But what is new is the intellectualism of the autonomous architecture of today. Its rules, like "twist the building" or "lift up the corner of the building," appeal to the mind that has learned them, rather than to the senses and emotions of the passersby. The rules relate to the esoteric, elitist rules of contemporary Modernist art. But since architecture is a public art that we all participate in (unlike contemporary art, which one can easily ignore by not going in contemporary galleries), that is a problem.
Facing cataclysmic climate change, peak oil and an economy that is the worst since the Great Depression, we need to make sure that what we build does what we need. We need our cities, and we need to make them places where we want to be. If we don't do that, to quote Jane Jacobs, we are in for a Dark Age Ahead. The age of patrons and intellectual follies is over.
Nothing New Under the Sun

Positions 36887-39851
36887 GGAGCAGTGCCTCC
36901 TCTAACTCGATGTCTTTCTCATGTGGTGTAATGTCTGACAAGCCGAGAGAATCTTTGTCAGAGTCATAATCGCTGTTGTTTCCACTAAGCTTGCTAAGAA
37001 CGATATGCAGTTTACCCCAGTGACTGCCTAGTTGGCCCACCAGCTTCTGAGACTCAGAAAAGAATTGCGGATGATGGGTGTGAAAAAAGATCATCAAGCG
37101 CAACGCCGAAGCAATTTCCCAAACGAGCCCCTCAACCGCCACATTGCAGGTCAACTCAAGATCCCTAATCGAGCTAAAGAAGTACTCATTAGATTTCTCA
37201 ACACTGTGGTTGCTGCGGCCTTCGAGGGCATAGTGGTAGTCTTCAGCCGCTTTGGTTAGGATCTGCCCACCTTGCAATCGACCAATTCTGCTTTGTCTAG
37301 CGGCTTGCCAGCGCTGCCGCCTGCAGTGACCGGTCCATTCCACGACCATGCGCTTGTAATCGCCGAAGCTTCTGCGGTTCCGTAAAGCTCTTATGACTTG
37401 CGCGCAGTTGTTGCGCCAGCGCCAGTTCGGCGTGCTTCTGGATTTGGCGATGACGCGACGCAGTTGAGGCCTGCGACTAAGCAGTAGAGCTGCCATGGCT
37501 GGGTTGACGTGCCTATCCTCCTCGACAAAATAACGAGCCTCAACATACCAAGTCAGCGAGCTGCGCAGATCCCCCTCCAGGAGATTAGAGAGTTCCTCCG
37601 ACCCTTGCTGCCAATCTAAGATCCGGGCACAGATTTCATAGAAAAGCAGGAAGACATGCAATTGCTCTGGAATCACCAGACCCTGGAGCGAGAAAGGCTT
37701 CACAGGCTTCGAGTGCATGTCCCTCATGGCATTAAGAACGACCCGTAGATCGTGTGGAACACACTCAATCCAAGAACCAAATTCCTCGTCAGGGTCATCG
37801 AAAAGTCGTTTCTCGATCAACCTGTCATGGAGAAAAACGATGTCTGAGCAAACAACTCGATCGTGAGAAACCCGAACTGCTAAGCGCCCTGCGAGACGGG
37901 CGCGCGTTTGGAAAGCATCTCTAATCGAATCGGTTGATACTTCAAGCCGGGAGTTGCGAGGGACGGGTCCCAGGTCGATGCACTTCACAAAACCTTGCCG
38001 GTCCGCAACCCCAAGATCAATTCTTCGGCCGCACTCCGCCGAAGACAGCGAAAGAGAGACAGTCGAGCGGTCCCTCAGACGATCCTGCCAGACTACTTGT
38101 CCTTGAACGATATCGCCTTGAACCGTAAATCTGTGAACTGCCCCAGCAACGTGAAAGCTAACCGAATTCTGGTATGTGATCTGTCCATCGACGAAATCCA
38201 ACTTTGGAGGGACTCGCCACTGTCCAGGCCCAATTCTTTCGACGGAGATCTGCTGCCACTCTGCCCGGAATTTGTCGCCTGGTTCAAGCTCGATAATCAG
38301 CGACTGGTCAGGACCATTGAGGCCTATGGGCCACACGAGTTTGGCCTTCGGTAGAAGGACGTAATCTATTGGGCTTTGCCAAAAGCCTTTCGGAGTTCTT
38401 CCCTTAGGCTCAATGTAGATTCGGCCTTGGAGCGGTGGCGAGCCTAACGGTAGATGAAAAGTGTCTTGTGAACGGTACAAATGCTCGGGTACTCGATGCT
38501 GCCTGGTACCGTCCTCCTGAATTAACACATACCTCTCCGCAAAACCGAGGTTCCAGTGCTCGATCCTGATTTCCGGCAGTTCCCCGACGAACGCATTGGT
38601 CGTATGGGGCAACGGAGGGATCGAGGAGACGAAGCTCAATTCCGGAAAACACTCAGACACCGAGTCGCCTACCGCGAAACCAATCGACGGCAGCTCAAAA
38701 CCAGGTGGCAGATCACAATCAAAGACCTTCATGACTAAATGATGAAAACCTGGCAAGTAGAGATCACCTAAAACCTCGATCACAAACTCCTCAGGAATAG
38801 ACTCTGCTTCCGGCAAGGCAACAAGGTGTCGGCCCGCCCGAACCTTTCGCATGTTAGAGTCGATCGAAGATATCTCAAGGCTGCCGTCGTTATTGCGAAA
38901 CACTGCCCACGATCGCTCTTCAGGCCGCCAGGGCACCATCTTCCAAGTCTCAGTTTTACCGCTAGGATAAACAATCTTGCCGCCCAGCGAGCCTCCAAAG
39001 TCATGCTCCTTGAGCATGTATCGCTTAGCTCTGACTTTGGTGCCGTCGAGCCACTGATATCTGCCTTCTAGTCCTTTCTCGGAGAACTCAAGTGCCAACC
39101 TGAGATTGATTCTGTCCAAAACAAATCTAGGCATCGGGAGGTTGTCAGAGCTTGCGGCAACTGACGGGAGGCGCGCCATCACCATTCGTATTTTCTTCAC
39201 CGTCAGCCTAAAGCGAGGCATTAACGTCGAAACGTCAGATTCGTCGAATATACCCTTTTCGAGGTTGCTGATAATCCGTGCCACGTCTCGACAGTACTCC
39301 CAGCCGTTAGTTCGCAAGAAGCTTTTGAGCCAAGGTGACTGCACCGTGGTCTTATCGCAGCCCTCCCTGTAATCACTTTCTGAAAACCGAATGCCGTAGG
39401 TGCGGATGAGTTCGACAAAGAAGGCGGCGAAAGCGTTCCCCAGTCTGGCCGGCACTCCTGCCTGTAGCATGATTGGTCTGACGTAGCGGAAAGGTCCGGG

Now comes the 'Modern' movement, which threatens, it seems to some of us, the equilibrium we were gaining, for it is based on three or four assumptions, stressed constantly by its proponents, the truth of which may well be questioned: First, that ferro concrete is the most perfect, the most flexible building material the constructor has ever had at his disposal. Second, that to express even the basest function is honest and, therefore, beautiful. Third, that because science now says that light and sunshine are beneficial to human beings, a building cannot have too much glass surface. Fourth, that any new ornament, no matter how bad, is better than an old form, however good. The execution of these shibboleths of the Modernists... and the apparent utter disregard of the laws of gravity, tend to give the modern buildings a flimsy, temporary appearance. We are aware that under these veneers and in these strange angles, there are steel skeletons at work overcoming the laws of gravity; our reasoning mind tells us this, and in time our eyes may become adjusted to these new mechanical devices. Nevertheless, to date man bases his sense of repose and permanence on the construction of his own body and on certain physical laws which, to all intents and purposes, are still in force in spite of modern scientific theories. It is a well-recognized fact that a man can balance on his head for a time, or that he can stand on one leg or hold his arm outstretched for an hour or more - the newspapers tell us dailiy of these and similar feats - but the spectacle is as painful to the onlooker as to the performer... Honesty is a great virtue, but too much noise about it is a curse."